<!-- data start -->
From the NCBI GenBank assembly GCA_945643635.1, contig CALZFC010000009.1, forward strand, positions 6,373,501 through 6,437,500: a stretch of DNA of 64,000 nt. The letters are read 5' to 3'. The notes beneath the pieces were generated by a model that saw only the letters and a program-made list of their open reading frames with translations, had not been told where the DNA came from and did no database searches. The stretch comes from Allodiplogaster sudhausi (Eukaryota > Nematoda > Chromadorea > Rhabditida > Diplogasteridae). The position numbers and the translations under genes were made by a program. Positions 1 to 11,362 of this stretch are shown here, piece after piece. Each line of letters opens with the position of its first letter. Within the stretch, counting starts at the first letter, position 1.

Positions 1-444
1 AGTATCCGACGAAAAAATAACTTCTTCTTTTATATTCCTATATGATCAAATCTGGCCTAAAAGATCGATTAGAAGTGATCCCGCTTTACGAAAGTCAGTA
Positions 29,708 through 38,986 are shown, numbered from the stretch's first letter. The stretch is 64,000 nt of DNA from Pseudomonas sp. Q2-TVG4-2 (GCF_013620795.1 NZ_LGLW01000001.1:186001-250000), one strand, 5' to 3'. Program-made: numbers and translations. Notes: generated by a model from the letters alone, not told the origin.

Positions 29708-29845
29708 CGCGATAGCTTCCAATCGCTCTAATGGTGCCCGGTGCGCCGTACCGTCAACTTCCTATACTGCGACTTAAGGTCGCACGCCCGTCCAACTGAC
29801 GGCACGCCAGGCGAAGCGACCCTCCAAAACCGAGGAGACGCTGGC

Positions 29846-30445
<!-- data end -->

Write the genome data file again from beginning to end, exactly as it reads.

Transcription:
From the NCBI GenBank assembly GCA_945643635.1, contig CALZFC010000009.1, forward strand, positions 6,373,501 through 6,437,500: a stretch of DNA of 64,000 nt. The letters are read 5' to 3'. The notes beneath the pieces were generated by a model that saw only the letters and a program-made list of their open reading frames with translations, had not been told where the DNA came from and did no database searches. The stretch comes from Allodiplogaster sudhausi (Eukaryota > Nematoda > Chromadorea > Rhabditida > Diplogasteridae). The position numbers and the translations under genes were made by a program. Positions 1 to 11,362 of this stretch are shown here, piece after piece. Each line of letters opens with the position of its first letter. Within the stretch, counting starts at the first letter, position 1.

Positions 1-444
1 AGTATCCGACGAAAAAATAACTTCTTCTTTTATATTCCTATATGATCAAATCTGGCCTAAAAGATCGATTAGAAGTGATCCCGCTTTACGAAAGTCAGTA
Positions 29,708 through 38,986 are shown, numbered from the stretch's first letter. The stretch is 64,000 nt of DNA from Pseudomonas sp. Q2-TVG4-2 (GCF_013620795.1 NZ_LGLW01000001.1:186001-250000), one strand, 5' to 3'. Program-made: numbers and translations. Notes: generated by a model from the letters alone, not told the origin.

Positions 29708-29845
29708 CGCGATAGCTTCCAATCGCTCTAATGGTGCCCGGTGCGCCGTACCGTCAACTTCCTATACTGCGACTTAAGGTCGCACGCCCGTCCAACTGAC
29801 GGCACGCCAGGCGAAGCGACCCTCCAAAACCGAGGAGACGCTGGC

Positions 29846-30445